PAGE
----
Given the company’s reputation for thinking progressively, I was disappointed to learn that they’ve decided to take a technological step backwards by putting pressure on the Inside Redbox blog, to kill their Inside Redbox iPhone application.

I haven’t jumped on the iPhone bandwagon myself yet, but I can understand why some people think of their phones as an extra appendage. The apps store was a brilliant move by Apple and has created all kinds of interesting software programs that wouldn’t have existed if people had to rely on big companies to build them.

By taking advantage of the GPS features inside the phone, Inside Redbox was able to give iPhone customers the ability to look up which Redbox was closest to them at any given moment. It also allowed customers to find out whether a specific title was available before wasting time visiting the kiosk in person.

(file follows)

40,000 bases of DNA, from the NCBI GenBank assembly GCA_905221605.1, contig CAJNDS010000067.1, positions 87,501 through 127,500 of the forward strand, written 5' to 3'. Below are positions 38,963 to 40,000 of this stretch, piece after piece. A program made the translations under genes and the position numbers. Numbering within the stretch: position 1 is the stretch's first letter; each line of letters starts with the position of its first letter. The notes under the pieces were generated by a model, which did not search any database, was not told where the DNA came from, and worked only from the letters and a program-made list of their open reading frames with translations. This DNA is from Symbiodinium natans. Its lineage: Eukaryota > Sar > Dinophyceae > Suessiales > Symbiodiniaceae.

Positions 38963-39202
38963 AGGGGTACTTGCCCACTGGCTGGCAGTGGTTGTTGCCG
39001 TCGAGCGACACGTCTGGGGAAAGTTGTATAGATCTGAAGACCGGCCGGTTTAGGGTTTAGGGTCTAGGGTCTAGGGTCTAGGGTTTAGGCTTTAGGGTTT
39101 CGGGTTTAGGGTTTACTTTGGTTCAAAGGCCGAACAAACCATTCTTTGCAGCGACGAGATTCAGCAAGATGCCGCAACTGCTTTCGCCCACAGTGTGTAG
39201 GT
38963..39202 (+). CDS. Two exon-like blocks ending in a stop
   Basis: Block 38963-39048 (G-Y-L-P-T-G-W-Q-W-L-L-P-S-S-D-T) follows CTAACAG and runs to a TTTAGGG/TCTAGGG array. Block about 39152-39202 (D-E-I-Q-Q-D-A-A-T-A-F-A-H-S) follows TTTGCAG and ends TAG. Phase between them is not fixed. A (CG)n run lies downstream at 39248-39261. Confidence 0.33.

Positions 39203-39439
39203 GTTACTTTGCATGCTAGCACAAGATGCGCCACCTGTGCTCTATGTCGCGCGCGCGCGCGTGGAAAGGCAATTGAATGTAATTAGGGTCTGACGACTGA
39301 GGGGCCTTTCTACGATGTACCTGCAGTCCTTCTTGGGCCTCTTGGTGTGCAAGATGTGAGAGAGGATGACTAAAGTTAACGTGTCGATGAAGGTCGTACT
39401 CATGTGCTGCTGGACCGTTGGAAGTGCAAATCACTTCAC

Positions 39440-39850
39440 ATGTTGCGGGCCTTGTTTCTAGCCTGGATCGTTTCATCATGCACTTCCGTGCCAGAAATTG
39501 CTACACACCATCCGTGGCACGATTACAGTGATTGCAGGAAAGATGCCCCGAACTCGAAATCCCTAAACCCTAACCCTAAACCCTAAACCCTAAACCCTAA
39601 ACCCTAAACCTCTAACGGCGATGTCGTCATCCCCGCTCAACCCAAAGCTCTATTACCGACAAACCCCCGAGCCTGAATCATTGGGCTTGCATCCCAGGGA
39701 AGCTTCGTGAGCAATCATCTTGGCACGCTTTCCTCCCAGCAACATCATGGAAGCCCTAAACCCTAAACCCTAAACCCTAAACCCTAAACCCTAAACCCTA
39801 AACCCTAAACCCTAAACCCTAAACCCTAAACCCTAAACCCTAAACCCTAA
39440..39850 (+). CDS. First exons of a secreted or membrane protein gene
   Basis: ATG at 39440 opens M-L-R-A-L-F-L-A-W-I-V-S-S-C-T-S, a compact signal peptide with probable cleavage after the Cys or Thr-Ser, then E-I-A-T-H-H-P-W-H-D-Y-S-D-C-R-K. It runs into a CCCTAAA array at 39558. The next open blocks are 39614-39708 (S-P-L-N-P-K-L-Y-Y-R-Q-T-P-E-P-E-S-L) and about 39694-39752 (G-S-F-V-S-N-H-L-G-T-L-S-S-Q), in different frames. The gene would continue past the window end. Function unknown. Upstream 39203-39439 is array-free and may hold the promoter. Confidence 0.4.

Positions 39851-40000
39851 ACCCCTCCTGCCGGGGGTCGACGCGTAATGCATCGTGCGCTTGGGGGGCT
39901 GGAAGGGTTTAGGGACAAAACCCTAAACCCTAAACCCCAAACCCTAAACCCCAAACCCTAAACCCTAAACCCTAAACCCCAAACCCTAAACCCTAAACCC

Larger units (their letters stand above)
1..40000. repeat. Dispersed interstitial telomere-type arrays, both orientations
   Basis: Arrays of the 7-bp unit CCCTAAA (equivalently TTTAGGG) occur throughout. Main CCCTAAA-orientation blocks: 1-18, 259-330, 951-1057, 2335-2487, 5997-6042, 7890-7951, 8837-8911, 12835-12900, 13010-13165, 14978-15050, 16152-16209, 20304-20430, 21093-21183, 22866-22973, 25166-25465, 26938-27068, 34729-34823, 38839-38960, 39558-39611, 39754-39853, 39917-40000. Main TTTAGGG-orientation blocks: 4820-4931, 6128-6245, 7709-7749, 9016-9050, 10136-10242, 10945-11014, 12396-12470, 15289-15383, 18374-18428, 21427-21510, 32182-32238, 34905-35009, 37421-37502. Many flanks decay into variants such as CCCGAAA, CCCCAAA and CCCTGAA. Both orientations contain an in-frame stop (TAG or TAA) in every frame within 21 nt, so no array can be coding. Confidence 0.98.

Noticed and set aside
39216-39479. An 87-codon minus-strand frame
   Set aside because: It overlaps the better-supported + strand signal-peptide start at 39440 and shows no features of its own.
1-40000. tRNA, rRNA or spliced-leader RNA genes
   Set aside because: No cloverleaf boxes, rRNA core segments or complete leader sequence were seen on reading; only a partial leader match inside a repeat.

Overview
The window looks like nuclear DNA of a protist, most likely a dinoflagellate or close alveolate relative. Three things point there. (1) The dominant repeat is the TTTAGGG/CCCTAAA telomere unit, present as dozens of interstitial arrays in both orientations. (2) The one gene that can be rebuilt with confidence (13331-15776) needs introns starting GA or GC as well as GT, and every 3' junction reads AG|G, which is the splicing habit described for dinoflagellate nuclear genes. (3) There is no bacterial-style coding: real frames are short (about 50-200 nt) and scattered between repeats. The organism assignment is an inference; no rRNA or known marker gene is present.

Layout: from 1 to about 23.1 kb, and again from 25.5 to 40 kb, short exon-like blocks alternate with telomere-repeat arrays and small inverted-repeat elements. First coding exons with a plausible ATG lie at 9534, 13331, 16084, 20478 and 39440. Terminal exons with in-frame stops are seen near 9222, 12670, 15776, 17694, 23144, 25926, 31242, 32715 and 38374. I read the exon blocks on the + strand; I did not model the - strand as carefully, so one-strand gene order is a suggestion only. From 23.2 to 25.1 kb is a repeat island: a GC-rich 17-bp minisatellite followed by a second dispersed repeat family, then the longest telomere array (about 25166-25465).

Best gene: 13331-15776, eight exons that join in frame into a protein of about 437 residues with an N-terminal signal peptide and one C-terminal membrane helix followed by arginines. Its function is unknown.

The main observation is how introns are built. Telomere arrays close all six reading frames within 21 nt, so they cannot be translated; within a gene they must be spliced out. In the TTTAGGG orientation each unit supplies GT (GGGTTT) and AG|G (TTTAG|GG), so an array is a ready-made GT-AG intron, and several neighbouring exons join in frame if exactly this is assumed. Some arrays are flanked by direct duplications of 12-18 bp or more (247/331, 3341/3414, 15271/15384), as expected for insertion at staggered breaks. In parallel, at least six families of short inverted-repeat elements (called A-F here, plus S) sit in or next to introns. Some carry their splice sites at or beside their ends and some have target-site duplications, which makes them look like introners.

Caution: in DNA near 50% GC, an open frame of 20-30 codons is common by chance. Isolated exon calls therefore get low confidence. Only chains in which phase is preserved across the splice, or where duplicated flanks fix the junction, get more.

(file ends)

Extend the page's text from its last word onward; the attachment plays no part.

The best part about the application though, was it’s ability to reserve movies directly from the iPhone. This means that if you’re standing in line at a Redbox and the person ahead of you is taking too much time selecting a movie, you could theoretically use your iPhone to digitally cut in line and reserve the last copy of Harold and Kumar instead of having to wait impatiently.

When you consider that one of the biggest customer service complaints about Redbox are the long lines when customers try to return DVDs, it blows my mind that Redbox would discourage consumers from using their own mobile device by having them monopolize a kiosk instead.

Whether a customer prefers to order their movies from the internet, a kiosk or the middle of the store while shopping for groceries shouldn’t make a difference to Redbox. No matter what, they are still making a sale, even if they don’t have 100% control over the purchase.

Inside Redbox is mum on details and calls to Redbox’s PR agency didn’t shed any light on the situation, but the two most “controversial” features included in the app is a list of codes for free Redbox movies and the fact that the app relies on Redbox’s website for most of the content.